Car drives home safety message
Source: County Down Spectator
OVER a thousand people paid an emotional tribute to two young men last Sunday night, a week after they lost their lives in a fatal car accident.
All walks of life came and saw the wreckage of the Toyota MR2 in which the pair died; it was on display at Abbey Street car park on Sunday night.
The first police operation of its kind was hailed as a success by members of the community despite criticism that it was a shock tactic.
As hundreds continued to wait to see the wreck, police filed traffic into a single file as they passed the accident scene at the Belfast Road carriageway in Bangor, at around 9.20pm.
Exactly a week after the crash, police officers carried out a leaflet drop and appealed to drivers who had been in the area to come forward with any information.
Family and friends also gathered at the crash scene to pay their own personal tribute to 22 year old Tanver Ahmed, of Valencia Way, Newtownards, and 18 year old Neil Carson from Ormiston Crescent, Belfast.
The two men lost their lives after the car they were travelling in careered off the Belfast Road and struck a tree and road sign, 200 metres from the Springhill flyover, on Sunday, February 9, at around 9.45pm.
The police operation took place beside the accident scene which has been covered in hundreds of bouquets of flowers, cards and notes over the past week.
The huge public response to the wreck came after heartbroken family members of the two young men made an emotional plea for other young drivers to slow down.
The families hoped their appeal for others to reduce their speed would prevent other families having to suffer their devastation and loss.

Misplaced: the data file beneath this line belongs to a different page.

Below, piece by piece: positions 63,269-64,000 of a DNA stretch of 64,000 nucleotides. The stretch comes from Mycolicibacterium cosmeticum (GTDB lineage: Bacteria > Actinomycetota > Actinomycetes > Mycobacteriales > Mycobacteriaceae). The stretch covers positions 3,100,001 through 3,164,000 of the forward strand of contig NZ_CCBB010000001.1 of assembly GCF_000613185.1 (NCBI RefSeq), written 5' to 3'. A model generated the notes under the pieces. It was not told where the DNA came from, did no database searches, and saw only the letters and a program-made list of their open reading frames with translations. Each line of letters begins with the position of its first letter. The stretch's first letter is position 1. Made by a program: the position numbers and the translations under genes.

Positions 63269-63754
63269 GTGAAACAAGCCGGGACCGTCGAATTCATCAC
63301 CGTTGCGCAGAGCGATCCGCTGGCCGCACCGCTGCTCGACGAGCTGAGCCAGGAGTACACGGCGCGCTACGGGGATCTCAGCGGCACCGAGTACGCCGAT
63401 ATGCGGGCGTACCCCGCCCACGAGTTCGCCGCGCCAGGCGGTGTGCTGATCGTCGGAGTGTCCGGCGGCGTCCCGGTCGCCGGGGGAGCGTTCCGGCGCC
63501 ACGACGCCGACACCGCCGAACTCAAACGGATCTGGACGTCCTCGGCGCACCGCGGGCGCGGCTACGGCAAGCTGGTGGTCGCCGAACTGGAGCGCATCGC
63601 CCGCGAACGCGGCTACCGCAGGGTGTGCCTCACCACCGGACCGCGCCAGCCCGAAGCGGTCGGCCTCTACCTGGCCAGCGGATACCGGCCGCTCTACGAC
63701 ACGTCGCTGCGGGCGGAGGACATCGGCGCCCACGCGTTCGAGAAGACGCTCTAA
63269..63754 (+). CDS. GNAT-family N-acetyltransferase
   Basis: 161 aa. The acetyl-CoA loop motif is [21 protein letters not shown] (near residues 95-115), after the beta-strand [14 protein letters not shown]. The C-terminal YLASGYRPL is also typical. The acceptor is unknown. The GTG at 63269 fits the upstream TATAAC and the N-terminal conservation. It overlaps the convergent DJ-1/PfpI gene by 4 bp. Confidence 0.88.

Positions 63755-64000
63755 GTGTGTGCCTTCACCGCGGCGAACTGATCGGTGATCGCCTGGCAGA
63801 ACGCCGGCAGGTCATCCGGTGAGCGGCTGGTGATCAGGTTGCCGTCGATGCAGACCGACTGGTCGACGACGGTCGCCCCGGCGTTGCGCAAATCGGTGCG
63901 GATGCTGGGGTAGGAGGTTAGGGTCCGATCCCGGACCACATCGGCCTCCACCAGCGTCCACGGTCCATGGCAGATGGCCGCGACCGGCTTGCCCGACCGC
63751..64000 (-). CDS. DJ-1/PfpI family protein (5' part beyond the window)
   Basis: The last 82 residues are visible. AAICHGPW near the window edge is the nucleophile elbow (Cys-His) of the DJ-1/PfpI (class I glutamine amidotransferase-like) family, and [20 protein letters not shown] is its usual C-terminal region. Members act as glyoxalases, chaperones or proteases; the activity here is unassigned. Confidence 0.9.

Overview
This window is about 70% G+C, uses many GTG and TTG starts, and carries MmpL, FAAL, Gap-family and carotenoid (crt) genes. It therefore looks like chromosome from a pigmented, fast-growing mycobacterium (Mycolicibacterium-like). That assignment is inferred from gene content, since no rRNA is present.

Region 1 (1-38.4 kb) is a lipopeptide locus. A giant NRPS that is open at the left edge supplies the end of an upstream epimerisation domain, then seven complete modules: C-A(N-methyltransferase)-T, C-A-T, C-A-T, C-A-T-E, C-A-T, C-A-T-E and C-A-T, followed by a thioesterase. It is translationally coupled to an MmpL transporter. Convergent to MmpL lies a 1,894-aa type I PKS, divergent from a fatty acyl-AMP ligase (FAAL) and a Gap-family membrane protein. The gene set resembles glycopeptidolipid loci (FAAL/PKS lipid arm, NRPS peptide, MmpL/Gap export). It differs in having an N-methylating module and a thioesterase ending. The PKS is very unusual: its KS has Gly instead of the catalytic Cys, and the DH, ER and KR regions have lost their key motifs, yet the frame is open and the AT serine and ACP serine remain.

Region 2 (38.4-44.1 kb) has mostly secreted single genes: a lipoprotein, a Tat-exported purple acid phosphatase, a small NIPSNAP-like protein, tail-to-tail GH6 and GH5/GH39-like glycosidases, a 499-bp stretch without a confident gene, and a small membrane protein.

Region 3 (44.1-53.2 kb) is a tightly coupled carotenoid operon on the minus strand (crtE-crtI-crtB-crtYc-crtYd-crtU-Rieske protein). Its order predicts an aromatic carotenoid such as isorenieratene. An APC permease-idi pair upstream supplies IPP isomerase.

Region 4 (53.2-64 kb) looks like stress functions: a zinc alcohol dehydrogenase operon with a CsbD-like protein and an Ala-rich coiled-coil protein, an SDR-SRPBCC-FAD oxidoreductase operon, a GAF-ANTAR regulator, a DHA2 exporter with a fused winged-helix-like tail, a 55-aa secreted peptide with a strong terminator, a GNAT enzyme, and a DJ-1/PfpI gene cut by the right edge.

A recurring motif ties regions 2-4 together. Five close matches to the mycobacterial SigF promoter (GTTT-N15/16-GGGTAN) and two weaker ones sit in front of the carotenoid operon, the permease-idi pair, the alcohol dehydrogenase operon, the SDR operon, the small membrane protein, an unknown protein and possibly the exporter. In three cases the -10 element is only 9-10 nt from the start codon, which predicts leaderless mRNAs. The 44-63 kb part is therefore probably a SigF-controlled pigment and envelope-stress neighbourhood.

In a courageous move, Mr Ahmed's younger brother Akeel Ahmed called for young drivers to see the wreckage for themselves.
Last week he told the Spectator "They need to think about what they are doing, before they go for that bit of fun that turned into tragedy for Tanver and Neil."
North Down MP Sylvia Hermon was among the elected representatives to visit the wreckage and paid tribute to the two families for putting the wreckage on display.
"I think it is very courageous to allow the vehicle to be used like this, when it is still raw and painful. I commend the police for the efforts they have made to bring home to young people the danger of driving at speed."
Bangor PSNI Inspector Lyster King described the operation as 'successful' and praised both families for their involvement.
"It was a very successful initiative which had a tremendous impact on everyone who saw the wreckage. It is tragic that the police had to take this particular course of action.
"I would once again like to thank the families of Neil and Tanver for allowing us to carry out this operation and I hope that as a result, some loss of life or serious injury may be averted in the future.
"However, I would once again put out an appeal for anyone who may have seen the road traffic collision to get in touch with the investigating officer, Sergeant Robinson."